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Best of Dining 2015
We pride ourselves in our restaurant coverage. Throughout the year our dining team is busy keeping pace with what is a very active culinary scene. For our December issue, though, we like to sit around the fireplace (well, if we had one we would), look back at the past year and make our picks of the best and notable. The selections on these pages are totally the results of discussions between our food writers and editorial staff. Some were easy calls; some were closely contested; others were worthy of mention but in need of a category. (For the latter we tried to be creative adding our own ingredients as needed.) As in all rankings one could quibble about what is first and what is second. There is no argument though, that all those listed here are top-notch. The buffet is now open.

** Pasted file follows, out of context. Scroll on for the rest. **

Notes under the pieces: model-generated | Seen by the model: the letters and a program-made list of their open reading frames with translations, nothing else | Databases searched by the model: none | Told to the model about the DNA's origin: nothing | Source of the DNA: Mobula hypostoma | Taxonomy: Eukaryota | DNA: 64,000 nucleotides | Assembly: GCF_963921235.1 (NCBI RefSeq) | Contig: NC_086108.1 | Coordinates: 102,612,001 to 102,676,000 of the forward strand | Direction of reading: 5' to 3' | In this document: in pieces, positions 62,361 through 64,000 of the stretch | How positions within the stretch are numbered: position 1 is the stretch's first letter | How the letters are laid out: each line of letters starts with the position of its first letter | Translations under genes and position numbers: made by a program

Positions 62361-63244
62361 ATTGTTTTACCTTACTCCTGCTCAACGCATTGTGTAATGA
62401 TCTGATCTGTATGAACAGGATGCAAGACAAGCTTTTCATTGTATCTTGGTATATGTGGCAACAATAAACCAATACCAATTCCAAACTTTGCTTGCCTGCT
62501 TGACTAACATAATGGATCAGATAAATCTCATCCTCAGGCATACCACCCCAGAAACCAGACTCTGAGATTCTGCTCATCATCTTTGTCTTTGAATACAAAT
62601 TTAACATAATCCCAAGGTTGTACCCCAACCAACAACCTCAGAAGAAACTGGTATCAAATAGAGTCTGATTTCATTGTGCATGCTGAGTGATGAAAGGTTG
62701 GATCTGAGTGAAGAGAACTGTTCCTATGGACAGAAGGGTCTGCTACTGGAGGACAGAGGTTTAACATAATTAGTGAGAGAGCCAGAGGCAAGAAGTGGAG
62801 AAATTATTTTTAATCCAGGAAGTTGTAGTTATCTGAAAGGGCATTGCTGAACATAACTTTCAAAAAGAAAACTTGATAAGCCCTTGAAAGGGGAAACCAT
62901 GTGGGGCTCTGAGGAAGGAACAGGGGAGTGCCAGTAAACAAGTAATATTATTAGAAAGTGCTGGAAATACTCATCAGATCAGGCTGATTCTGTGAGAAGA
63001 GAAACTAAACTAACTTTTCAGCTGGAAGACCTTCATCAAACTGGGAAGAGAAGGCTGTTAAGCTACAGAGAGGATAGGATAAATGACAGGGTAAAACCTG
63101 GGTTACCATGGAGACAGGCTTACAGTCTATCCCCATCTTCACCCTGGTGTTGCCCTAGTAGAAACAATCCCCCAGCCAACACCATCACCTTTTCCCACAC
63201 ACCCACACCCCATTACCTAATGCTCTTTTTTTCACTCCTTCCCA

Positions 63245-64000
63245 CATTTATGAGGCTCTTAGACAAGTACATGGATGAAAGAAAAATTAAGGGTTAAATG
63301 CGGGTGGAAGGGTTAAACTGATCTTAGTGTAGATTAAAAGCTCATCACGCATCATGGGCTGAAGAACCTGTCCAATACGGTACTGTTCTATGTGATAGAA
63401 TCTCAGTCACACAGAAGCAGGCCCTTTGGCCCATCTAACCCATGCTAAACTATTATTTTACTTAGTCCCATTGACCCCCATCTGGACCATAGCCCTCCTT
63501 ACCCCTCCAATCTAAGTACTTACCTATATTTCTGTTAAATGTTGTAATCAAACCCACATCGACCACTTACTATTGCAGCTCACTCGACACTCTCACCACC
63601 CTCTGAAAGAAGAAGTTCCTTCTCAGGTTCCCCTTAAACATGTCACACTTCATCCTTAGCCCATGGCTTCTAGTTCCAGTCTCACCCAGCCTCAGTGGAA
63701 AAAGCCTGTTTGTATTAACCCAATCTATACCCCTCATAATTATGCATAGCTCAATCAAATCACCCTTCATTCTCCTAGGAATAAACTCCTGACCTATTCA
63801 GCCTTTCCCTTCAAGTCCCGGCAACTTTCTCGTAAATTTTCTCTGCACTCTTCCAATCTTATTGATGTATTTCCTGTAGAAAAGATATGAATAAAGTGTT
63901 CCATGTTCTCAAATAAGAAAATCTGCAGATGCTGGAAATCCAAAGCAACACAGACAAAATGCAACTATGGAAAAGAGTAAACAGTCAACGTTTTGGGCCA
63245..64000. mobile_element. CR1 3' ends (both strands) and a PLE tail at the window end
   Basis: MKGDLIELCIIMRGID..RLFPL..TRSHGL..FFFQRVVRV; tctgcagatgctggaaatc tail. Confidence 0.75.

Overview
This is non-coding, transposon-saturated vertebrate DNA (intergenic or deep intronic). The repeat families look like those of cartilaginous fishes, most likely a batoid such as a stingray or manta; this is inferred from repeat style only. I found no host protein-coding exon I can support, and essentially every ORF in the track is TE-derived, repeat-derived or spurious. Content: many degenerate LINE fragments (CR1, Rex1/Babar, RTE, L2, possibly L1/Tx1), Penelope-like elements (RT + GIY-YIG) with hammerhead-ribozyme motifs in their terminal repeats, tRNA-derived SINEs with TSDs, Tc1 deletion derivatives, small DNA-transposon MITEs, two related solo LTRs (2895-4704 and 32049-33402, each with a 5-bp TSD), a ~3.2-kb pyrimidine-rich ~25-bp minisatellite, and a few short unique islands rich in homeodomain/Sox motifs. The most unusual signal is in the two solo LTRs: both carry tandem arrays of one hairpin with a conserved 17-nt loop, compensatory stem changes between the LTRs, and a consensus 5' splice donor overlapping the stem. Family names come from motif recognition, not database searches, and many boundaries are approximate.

Restaurant of the Year: Sac-a-Lait
Meet Samantha and Cody Carroll. She prefers “Sam.” They are newcomers to New Orleans from just north of here; Sam is from Gonzales and Cody from Batchelor in Pointe Coupee Parish. They are young, in love, have a beautiful daughter, Malle, and are two amazingly talented people.
Together they’ve devoted themselves to their love for each other and Louisiana cuisine. They met while attending the Louisiana Culinary Institute in Baton Rouge, from which they graduated. Together they created Hot Tails, a destination-restaurant in New Roads, and together they worked to begin a crawfish farming business in Cody’s hometown. And together they won the Louisiana Seafood Cook-Off, a prestigious annual competition among chefs statewide, which had never before had two Kings, much less married to each other.
“We just always felt, in every step of our careers, that if we were truly going to prove how good we were, we had to be in New Orleans,” Cody notes without an ounce of smugness.